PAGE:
“…Simply knowing him, in addition to creating with him, somehow made me feel fulfilled.”
I didn’t know Lee Jackson, but many folks who’ve passed by have brought him up…glowingly. Always, without question. The way people have talked about Lee, his enthusiasm, his presence, his reach is infections to say the least. 90 bands are contributing mostly new or unreleased cuts to For Lee Jackson In Space, out June 4th…nearly 11 hours of celebration for Lee and support for the Texas chapter of the ALS Association. Windy & Carl, Six Organs of Admittance, Tadpoles, Abunai!, Evening Fires, ST 37…I got a feeling by the time it’s all taken in, I might know Lee a little myself. In a way that he would fully endorse…
‘On June 4, ninety bands and musicians, with approaches ranging from the mystic folk of Stone Breath and Sharron Kraus, the psych-pop of the Green Pajamas and the exploratory art-rock of Volcano the Bear and the Magic Carpathians Project to the avant-garde metal of Locrian and the improvisational inspirations of Helena Espvall, Roy Montgomery and Pelt, pay tribute to Texan writer and cultural enthusiast Lee Jackson, famed for his co-creation of the noted Broken Face fanzine with Swedish writer Mats Gustafsson, with For Lee Jackson in Space.
After Jackson’s tragic passing earlier this year due to the effects of ALS (amyotrophic lateral sclerosis, commonly called Lou Gehrig’s disease), friends and associates rapidly conceived of a tribute album to celebrate his life and work, resulting in a nearly eleven hour-long collection of songs, nearly all of which are completely new or otherwise unreleased. For Lee Jackson in Space will be available for purchase via Bandcamp on June 4, with all profits going to the ALS Association, Texas Chapter at the request of his family.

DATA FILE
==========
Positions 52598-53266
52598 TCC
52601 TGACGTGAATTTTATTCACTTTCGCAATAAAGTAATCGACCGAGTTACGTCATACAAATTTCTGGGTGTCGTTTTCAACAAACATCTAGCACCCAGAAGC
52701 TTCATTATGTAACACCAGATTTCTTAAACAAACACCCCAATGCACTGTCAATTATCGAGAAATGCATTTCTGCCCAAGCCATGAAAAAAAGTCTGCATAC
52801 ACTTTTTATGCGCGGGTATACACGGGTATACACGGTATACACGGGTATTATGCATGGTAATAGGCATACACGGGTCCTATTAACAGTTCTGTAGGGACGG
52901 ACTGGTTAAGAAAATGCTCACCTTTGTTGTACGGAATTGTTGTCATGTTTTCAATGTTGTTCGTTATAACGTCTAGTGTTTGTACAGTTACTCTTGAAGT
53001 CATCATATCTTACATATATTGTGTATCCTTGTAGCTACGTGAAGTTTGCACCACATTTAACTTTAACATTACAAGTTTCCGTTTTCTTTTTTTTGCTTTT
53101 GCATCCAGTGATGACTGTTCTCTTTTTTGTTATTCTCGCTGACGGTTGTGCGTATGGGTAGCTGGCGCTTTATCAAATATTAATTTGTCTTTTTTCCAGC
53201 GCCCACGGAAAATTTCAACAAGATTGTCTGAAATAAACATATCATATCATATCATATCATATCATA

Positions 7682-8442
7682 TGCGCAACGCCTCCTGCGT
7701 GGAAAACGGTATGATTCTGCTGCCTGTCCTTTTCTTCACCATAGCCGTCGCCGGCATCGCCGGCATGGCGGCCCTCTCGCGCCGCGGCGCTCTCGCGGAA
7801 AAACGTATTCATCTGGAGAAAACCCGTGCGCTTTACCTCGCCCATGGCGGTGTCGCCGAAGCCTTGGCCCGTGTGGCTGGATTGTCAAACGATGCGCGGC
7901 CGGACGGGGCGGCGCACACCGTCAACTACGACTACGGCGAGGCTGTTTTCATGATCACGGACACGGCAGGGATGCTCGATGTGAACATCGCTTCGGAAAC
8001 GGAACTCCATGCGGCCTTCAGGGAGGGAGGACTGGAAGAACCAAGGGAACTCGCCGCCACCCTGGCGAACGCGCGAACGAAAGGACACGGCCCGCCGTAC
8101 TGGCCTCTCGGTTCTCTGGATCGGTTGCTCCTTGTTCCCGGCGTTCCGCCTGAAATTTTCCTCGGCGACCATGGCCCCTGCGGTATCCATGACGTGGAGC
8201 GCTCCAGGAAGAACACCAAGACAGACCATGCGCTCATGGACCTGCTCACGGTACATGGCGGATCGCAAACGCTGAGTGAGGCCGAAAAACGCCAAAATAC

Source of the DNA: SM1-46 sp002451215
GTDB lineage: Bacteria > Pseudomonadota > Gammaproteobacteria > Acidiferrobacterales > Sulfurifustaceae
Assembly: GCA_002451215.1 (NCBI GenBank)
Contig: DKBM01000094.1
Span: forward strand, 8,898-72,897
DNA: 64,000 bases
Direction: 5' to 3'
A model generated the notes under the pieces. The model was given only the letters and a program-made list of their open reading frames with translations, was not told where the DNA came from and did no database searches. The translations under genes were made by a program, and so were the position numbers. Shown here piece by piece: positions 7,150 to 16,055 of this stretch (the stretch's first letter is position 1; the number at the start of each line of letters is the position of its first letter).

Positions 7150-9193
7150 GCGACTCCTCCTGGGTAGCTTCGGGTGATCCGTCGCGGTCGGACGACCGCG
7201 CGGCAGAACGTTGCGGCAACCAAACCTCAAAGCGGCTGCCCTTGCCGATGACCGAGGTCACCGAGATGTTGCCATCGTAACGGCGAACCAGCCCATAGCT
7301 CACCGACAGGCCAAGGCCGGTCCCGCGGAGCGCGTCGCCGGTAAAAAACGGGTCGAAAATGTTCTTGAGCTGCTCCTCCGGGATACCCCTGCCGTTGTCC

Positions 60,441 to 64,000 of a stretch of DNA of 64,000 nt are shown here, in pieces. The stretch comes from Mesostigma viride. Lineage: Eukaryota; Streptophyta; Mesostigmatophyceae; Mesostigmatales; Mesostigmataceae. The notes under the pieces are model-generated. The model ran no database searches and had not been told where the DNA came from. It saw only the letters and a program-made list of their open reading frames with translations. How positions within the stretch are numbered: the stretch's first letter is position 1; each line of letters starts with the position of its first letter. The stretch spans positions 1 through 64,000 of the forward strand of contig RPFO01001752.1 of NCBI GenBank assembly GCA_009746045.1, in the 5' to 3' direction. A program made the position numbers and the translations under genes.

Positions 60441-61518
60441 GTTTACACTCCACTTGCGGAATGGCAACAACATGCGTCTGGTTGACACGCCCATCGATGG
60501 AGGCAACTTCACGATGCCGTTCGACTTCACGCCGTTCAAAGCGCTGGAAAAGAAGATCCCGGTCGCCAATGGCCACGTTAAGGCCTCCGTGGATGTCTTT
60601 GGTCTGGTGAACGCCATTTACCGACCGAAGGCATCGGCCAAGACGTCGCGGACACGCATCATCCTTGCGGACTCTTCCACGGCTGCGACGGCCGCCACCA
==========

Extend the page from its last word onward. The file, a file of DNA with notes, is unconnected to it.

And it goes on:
“Lee and myself created [The Broken Face] together, that lasted for almost seven years,” says Gustafsson in his introductory liner notes. “I am proud to have published something unique together with a deeply-response, righteously earned friend. I was proud to have him as a friend, and I thought of him as much more than a casual friend. Simply knowing him, in addition to creating with him, somehow made me feel fulfilled.”
“I can’t even remember when I first started communication with Lee Jackson,” remembers Ben Chasny of Six Organs of Admittance. “It seems he was always there, giving encouragement and getting stoked on music. His excitement about art was contagious, which made him the perfect person to write about music. Lee seemed to be lacking that sort of cynical view that seems to infest a lot of the music world. Whenever I would see an email from him in my inbox I knew it was going to be a happy letter, one of inspiration and a positive view. I’m going to miss those chats about music and Lee’s encouragement, which he was never shy about handing out.”
Matt Valentine of MV/EE recalls: “Lee was a presence who seemed to grasp what we were all about without having to rely on anything but spirit and ears. It was his appreciation of the music that made me totally realize he is an oasis for musicians of all sorts and sounds. What i remember most is something he proposed after a particularly wild gig down in Dallas. The venue didn’t seem to be a “usual” gathering place for psychedelic music fans, but somewhere between the podium of where Lee was at and my amp we located some sorta sound that went beyond. I’ll never forget coming off the stage, or selling merch right from the stage at that one, hearing Lee blast outward with some verbiage like, “Whoah brother you went all PSF on my ass!” It was a prominent riff of wide open speech as sonic appreciation and “getting it” as I have ever witnessed in response to being grateful for the music.”
Cover art for For Lee Jackson in Space is courtesy of Nevada Hill, artist and member of Zanzibar Snails, yet another of the bands giving a little back in Jackson’s memory. The liner notes for the collection include pieces by Gustafsson and the other two album compilers, Travis Johnson and Ned Raggett, Jackson’s sister Layne, ALS Texas representative Elizabeth Macasadia and a complete listing of all bands and tracks, with liner notes from Jackson himself, taken from his descriptions of participating acts from earlier appearances or releases.’